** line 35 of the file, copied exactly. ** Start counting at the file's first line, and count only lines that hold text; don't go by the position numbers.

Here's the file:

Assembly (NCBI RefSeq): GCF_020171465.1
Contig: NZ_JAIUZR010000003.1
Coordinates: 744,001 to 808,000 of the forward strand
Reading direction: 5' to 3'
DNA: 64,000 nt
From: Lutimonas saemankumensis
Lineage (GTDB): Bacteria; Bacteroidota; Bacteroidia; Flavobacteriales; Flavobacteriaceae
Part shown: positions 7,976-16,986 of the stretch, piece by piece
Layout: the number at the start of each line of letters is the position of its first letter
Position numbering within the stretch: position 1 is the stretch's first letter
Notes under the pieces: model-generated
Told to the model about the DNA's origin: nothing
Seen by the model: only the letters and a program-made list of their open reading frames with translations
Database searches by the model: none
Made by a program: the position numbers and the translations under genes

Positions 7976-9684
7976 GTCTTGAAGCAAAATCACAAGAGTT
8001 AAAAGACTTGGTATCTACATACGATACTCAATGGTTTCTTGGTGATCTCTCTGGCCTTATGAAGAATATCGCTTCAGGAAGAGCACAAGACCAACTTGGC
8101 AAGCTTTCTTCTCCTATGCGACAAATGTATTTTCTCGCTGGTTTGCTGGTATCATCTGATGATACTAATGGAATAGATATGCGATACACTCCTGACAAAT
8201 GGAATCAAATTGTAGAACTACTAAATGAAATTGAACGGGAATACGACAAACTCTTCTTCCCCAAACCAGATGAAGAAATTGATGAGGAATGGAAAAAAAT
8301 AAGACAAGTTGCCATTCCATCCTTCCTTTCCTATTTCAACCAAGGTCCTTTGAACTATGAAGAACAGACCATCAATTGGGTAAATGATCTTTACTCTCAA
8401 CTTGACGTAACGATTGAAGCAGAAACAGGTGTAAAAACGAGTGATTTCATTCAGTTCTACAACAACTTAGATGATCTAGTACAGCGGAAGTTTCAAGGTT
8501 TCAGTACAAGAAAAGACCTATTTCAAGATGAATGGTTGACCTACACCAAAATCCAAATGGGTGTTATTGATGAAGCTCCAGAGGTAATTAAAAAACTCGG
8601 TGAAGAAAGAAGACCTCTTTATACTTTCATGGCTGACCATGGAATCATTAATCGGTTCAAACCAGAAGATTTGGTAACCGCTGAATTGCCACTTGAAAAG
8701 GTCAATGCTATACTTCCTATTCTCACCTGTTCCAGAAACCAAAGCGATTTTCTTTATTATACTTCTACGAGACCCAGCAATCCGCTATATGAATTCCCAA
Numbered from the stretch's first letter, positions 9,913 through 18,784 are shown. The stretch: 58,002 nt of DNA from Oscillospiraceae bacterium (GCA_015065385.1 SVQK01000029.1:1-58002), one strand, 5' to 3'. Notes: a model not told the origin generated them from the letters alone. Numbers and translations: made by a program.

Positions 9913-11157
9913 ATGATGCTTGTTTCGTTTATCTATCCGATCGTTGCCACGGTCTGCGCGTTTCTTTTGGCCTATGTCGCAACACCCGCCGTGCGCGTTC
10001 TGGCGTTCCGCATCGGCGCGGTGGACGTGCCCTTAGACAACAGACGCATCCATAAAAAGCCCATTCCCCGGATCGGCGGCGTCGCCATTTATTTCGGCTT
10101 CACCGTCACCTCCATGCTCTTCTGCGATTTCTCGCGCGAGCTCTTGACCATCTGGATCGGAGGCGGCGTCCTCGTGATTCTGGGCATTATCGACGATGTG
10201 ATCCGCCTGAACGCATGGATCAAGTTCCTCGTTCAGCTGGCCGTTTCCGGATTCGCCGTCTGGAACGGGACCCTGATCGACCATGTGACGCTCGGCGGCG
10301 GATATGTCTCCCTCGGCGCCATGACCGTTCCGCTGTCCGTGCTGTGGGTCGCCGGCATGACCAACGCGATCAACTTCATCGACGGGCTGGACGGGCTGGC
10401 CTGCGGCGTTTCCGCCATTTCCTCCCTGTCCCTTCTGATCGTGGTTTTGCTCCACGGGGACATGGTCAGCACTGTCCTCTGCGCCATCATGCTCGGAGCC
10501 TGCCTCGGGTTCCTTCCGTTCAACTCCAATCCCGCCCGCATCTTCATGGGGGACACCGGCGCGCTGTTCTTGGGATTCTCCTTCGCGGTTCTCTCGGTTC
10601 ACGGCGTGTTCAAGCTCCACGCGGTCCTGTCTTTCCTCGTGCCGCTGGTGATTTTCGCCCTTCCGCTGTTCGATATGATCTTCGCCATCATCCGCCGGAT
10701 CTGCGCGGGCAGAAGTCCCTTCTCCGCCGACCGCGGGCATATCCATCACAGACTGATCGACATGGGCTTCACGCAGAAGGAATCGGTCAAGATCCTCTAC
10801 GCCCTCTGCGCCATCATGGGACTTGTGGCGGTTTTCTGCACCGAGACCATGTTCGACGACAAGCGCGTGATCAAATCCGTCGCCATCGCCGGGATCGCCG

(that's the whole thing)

10601 ACGGCGTGTTCAAGCTCCACGCGGTCCTGTCTTTCCTCGTGCCGCTGGTGATTTTCGCCCTTCCGCTGTTCGATATGATCTTCGCCATCATCCGCCGGAT